National Highway Traffic Safety Administration, DOT.
Notice and request for comments.
In compliance with the Paperwork Reduction Act of 1995 (44 U.S.C. 3501 et seq.), this notice announces that the Information Collection Request (ICR) abstracted below is being forwarded to the Office of Management and Budget (OMB) for review and comments.
Written comments should be submitted on or before November 9, 2015.
Send comments to the Office of Information and Regulatory Affairs, Office of Management and Budget, 725 17th Street NW., Washington, DC 20503, Attention: NHTSA Desk Officer.
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FOR FURTHER INFORMATION CONTACT:
For additional information or access to background documents, contact Elizabeth Mazzae, Applied Crash Avoidance Research Division, Vehicle Research and Test Center, NHTSA, 10820 State Route 347—Bldg. 60, East Liberty, Ohio 43319; Telephone (937) 666-4511; Facsimile: (937) 666-3590; email address: firstname.lastname@example.org.
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Before a Federal agency can collect certain information from the public, it must receive approval from the Office of Management and Budget (OMB). In compliance with these requirements, this notice announces that the following information collection request has been forwarded to OMB. In the April 30, 2015, Federal Register,
NHTSA published a 60-day notice requesting public comment on the proposed collection of information. We received two comments.
First, the Alliance of Automobile Manufacturers (the “Alliance”) Start Printed Page 61270expressed concern with NHTSA's “continued focus on simulator research” as a basis for our driver distraction guidance. Specifically, the Alliance stated “that the study method proposed will not yield the meaningful and reliable metrics that will assist in saving lives and preventing crashes. Instead, such metrics and acceptance criteria should be developed using naturalistic driving data.” The Alliance qualified that this advice would not preclude the use of simulators for conducting development tests, but such tests and any auditory-vocal distraction metrics should be validated and calibrated against real-world data before putting forth recommendations. The Alliance also noted studies on auditory-vocal distraction it believes NHTSA should consider in formulating guidelines.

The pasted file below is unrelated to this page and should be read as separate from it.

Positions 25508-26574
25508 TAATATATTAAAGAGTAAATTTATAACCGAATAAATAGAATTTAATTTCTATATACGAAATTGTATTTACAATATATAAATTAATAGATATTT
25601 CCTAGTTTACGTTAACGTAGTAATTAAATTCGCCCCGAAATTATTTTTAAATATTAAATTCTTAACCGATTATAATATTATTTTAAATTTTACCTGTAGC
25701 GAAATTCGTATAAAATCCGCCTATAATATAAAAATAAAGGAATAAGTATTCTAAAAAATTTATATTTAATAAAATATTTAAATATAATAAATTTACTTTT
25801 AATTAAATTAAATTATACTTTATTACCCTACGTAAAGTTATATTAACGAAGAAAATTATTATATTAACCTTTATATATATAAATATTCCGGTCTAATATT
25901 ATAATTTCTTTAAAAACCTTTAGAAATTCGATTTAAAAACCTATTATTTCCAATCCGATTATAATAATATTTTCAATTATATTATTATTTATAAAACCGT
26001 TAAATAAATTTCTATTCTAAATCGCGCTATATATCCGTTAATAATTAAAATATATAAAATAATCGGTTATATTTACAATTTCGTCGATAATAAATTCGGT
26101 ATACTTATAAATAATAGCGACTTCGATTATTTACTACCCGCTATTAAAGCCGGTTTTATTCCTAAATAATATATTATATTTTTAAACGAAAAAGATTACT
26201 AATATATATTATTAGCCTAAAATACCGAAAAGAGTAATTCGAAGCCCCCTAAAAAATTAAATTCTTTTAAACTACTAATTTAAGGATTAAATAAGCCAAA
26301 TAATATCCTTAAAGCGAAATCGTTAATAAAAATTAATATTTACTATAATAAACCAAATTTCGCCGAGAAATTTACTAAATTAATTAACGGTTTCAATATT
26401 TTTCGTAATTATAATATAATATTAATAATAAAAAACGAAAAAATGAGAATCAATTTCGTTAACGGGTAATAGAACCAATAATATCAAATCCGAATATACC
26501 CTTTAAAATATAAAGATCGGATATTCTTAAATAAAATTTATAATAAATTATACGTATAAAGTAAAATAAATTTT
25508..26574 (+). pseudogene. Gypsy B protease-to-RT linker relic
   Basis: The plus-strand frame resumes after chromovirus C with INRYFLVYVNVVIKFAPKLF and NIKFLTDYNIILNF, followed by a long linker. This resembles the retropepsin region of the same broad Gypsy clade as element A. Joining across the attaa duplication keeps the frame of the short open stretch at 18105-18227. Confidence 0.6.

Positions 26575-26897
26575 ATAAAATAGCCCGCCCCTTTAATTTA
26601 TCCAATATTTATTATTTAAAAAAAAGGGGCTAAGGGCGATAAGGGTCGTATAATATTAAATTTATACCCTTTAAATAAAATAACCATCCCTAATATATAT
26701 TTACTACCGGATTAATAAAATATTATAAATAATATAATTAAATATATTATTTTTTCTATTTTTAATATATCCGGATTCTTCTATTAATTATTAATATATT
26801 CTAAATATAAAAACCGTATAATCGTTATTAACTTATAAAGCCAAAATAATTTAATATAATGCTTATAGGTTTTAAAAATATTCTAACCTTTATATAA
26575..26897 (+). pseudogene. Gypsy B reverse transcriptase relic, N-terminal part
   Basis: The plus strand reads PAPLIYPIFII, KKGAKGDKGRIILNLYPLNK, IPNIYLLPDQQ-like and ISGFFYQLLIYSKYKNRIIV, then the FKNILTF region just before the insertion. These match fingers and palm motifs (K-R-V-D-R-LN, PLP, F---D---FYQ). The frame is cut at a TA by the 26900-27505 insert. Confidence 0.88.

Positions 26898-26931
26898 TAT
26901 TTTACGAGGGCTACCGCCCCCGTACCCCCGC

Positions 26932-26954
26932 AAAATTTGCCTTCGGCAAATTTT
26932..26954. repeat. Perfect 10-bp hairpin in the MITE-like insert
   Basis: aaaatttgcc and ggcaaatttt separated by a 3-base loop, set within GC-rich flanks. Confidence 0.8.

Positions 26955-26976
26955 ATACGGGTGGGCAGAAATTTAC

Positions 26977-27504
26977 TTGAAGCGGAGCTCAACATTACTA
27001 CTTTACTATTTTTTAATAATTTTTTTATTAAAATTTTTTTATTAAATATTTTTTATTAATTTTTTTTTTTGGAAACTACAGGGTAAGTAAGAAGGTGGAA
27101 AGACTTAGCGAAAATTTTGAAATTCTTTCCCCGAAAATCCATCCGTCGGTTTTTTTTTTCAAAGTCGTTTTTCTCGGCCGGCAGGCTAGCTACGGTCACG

The objectives of the current work, to develop a low-cost, standardized test protocol and task acceptance criteria for evaluating the distraction potential of tasks performed with integrated systems, cannot be accomplished through naturalistic research. To achieve the greatest degree of repeatability and experimental control, the test protocol will use driving simulator and visual occlusion testing.
As the Alliance suggests, NHTSA will be conducting an on-road component to its research supporting the development of driver distraction guidelines for auditory-vocal interfaces that will be discussed in a Federal Register information collection request notice at a later date. NHTSA will pull from many sources in formulating its auditory-vocal guidelines. This will include analyzing data from NHTSA research studies as well as other relevant studies in this area of research.
Second, American Honda Motor Company, Inc. (Honda) commented that the quality of the NHTSA's driver distraction measurement research would be enhanced if Honda's “Pedal Tracking and Detection Response Task” (PT-DRT) method was included in this NHTSA research. Honda proposed that NHTSA collect objective data using the PT-DRT method as part of the current research. Honda also indicated that they would like NHTSA to adopt the PT-DRT method as an acceptable alternative to the currently allowed task acceptance protocol in NHTSA's Driver Distraction Guidelines.
NHTSA intends to conduct this research using a method that builds on the protocol developed for NHTSA's Visual-Manual Driver Distraction Guidelines and incorporates the extensively researched Detection Response Task (DRT). NHTSA intends for our Guidelines test protocol to be complementary and integrated, to the extent possible, to achieve an assessment that is both robust and efficient to conduct.